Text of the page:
Or are we as mad and strange as the man committing murder then when he has gotten away with it, slide into total and complete madness because he still hears the heartbeat of the man he killed?

Probably not. But we can write character's who are calm and collected and get totally away with murder. Or a character like the mad man in Poe's story.

However, in real life, just keep your imagination running when you're committing a murder on your laptop. And tell your muse to take a break your are going to cook dinner. You have everything assembled in the crock pot but the final step and notice you need a little more water. You turn the water on and nothing happens. How can that be? You were just using water about five minutes ago.

And your muse says, "How will you clean up all that blood from the kitchen floor if you don't have any water?" And there is quite a lot of blood when you shot your ex-husband who broke into your house, planning to do you bodily harm.

You look up the phone number in the local directory for City Hall to send a crew out to check out what is wrong, but you accidentally dial the police department because the print in the phone book is so small you had placed your finger on the wrong similar number.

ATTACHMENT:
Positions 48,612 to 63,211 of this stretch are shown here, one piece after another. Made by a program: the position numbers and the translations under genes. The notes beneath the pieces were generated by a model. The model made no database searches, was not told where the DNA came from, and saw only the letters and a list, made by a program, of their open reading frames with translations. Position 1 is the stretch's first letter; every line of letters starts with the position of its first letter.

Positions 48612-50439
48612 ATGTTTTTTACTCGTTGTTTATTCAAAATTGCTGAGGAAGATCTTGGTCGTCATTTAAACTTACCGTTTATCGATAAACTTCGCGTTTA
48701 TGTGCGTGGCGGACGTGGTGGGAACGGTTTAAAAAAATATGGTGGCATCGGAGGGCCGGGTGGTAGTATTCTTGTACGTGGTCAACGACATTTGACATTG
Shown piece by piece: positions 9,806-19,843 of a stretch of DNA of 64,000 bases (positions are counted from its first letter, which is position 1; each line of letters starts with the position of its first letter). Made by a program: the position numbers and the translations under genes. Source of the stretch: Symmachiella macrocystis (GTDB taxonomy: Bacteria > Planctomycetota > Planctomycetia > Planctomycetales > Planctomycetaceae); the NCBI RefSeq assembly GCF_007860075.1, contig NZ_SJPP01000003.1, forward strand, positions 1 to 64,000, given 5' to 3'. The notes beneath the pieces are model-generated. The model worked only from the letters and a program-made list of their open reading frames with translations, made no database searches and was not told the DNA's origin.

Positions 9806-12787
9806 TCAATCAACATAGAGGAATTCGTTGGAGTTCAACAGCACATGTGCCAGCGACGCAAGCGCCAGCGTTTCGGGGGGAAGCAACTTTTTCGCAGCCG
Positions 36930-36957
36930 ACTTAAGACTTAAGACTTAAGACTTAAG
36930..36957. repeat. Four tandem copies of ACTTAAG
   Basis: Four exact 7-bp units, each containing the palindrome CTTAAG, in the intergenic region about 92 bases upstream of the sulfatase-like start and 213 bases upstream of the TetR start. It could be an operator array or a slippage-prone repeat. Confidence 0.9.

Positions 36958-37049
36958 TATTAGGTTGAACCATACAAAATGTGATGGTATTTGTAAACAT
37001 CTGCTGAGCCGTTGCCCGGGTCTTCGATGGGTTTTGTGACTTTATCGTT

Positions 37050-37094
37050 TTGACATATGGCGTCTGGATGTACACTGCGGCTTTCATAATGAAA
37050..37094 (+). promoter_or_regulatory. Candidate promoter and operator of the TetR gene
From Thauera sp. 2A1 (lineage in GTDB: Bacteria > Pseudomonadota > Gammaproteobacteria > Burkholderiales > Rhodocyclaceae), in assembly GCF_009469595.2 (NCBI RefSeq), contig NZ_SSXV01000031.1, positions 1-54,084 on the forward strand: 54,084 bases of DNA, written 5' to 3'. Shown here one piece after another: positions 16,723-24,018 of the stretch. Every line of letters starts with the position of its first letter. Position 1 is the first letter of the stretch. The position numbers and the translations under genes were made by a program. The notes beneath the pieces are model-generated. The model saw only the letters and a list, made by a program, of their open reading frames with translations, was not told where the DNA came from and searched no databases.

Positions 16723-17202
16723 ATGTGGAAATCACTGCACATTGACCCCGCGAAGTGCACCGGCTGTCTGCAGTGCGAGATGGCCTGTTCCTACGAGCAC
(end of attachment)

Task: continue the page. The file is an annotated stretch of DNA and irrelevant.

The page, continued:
"Oops, I dialed the wrong number, Lieutenant. I have a mess on my kitchen floor and suddenly I don't have any water."

24 September 2016

Things that drive Crime Writers CRAAAZY


I’m a crime writer. Hell, I’ll put on my other hat (the one with the pointy top) and say it. I’m even a fantasy writer (my corvette reminds me every day, as those are the books that bought it.)


So I know about suspension of disbelief. I’m willing to admit that as an audience, we might agree to ‘suspend belief’ for a little while.

But enough is enough. Television, you go too far. CSI Hoboken, or wherever you are, take note. Here are some things that drive otherwise fairly normal crime writers (oxymoron alert) crazy:


1. Crime scene people in high heels and raw cleavage.